A radio feature discusses Maryland’s experience since the 1999 deregulation of electric purchasing, and finds inconsistent pricing among “cleaner” alternatives
From the website containing both the audio feed and the text of the feature:
The whole point of the law was to make electricity cheaper for average folks. The idea was to give people the freedom to choose whether to keep buying from old-fashioned, regulated public utilities like BGE or PEPCO, or sign contracts with a whole galaxy of new, unregulated electric providers.
Utility executives who pushed the scheme made millions.
But customers did not make out so well. Two decades after the deregulation law passed, a pair of authoritative reports — by the Maryland Office of People’s Counsel and the Abell Foundation — have concluded that Maryland rate payers were ripped off and are now paying more, not less, as promised.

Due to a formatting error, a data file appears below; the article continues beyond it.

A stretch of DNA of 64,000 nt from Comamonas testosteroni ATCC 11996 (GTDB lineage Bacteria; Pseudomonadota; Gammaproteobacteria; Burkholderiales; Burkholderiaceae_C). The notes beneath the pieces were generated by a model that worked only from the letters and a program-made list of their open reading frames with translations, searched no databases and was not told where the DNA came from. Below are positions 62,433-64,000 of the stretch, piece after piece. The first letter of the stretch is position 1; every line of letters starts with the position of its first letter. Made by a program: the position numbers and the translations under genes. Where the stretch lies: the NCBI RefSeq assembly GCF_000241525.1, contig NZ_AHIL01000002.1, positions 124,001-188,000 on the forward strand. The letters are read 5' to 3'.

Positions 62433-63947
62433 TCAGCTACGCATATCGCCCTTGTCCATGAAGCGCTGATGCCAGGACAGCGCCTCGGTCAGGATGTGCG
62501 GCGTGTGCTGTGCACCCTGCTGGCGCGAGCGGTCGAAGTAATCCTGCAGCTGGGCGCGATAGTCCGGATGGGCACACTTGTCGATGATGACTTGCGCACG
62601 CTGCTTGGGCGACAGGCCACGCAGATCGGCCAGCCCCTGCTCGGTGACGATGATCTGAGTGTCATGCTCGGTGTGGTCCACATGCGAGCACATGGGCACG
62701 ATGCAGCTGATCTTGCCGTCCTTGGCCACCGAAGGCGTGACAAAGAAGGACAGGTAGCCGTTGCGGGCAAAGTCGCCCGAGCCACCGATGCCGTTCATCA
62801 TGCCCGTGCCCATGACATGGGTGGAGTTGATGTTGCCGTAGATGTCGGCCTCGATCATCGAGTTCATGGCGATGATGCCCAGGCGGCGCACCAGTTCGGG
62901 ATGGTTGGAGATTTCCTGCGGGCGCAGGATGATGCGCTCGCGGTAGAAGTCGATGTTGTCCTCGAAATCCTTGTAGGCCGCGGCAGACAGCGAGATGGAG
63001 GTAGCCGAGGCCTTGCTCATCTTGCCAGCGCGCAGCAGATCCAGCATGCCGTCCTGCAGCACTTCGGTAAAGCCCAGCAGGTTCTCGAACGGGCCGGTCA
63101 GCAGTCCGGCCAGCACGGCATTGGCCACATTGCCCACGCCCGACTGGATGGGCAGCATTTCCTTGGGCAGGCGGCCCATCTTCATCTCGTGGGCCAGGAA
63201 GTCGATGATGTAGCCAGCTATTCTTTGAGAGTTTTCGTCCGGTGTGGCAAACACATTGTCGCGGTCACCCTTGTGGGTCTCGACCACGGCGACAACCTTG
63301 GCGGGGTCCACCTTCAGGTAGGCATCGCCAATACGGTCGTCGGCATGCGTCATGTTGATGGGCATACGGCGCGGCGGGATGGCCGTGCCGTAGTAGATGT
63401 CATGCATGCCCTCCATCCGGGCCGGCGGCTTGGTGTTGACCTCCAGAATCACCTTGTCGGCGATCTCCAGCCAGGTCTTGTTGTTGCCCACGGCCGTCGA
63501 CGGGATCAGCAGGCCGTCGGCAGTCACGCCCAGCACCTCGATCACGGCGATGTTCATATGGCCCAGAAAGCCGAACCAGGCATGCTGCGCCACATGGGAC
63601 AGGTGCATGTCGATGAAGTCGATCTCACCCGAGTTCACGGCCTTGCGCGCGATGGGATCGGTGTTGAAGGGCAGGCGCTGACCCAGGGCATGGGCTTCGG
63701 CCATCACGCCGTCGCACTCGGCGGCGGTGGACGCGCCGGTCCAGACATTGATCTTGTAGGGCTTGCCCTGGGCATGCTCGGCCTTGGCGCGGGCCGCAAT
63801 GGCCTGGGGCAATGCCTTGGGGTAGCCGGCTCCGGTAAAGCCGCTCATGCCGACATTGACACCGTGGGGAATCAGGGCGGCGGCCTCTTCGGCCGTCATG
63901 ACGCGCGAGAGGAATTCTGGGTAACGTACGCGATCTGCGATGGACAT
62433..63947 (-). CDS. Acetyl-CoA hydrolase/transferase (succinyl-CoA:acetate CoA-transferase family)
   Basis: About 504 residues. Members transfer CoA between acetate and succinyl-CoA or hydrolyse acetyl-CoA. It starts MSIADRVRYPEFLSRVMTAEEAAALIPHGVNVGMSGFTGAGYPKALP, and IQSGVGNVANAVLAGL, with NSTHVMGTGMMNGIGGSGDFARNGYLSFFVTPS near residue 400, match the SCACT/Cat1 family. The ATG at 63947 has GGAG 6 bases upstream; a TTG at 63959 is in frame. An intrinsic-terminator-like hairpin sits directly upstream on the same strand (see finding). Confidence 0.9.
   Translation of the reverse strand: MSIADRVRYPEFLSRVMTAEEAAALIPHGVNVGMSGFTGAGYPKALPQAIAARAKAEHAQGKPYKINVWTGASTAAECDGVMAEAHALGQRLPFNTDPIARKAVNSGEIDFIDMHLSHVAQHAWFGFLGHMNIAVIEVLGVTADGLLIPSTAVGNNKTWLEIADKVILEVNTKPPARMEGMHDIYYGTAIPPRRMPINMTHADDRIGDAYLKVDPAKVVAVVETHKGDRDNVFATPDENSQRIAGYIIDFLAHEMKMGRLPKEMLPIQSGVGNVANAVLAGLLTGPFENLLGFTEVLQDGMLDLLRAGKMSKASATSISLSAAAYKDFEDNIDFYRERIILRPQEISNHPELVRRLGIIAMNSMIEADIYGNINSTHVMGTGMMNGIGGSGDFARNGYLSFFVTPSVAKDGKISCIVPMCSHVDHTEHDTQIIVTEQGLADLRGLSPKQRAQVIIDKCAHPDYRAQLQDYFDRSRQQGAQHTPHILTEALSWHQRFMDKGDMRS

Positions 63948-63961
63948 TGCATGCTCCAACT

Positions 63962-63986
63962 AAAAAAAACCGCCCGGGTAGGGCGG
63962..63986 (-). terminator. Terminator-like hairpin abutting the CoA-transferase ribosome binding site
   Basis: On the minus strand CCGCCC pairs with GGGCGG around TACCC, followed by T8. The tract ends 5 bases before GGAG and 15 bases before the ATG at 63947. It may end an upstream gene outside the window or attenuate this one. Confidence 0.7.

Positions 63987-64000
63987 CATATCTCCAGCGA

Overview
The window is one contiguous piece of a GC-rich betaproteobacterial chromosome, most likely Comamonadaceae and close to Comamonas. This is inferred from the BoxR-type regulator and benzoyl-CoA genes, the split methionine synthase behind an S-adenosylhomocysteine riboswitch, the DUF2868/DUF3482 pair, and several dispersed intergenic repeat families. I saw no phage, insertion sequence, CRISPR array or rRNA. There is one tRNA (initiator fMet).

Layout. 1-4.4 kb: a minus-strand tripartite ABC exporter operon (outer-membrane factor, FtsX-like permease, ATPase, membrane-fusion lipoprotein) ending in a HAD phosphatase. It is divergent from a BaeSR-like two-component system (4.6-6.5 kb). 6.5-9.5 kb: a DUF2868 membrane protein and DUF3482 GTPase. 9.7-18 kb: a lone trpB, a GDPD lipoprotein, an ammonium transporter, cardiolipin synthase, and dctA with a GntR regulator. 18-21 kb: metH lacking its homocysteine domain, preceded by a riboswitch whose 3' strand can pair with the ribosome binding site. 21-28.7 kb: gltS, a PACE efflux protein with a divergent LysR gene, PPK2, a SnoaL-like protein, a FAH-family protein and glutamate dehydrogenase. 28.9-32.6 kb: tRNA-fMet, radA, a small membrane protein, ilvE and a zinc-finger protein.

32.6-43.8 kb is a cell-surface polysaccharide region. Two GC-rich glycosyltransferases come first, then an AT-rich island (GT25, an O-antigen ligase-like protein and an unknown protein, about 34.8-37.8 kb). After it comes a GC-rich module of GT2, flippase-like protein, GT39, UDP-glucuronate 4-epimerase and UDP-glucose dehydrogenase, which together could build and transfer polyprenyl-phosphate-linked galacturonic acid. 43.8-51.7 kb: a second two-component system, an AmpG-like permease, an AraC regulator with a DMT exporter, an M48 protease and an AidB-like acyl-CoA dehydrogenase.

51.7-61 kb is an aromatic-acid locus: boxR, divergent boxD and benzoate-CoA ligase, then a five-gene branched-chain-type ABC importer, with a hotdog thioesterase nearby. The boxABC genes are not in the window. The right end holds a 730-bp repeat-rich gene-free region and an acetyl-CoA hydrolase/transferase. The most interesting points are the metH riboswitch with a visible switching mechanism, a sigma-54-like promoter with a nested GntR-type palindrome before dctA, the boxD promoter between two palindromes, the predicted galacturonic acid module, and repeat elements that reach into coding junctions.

The public debate regarding electricity deregulation in 1999 was far-reaching and controversial, with widespread effects on service continuity, customer affordability, and related tax policy. Maryland was one of many states during that stretch of time to debate and enact an opening of the market for purchasing electricity, while keeping its distribution housed with regulated utilities. Marylanders have, ever since, had the ability to select the supplier of the electricity that is distributed through their local utility distribution system.
The report further discusses the availability of alternative energy suppliers billing themselves as “green” or “clean,” and the substantial price variations in their offerings.
Read, or listen to, this short episode of The Environment in Focus via the WYPR website.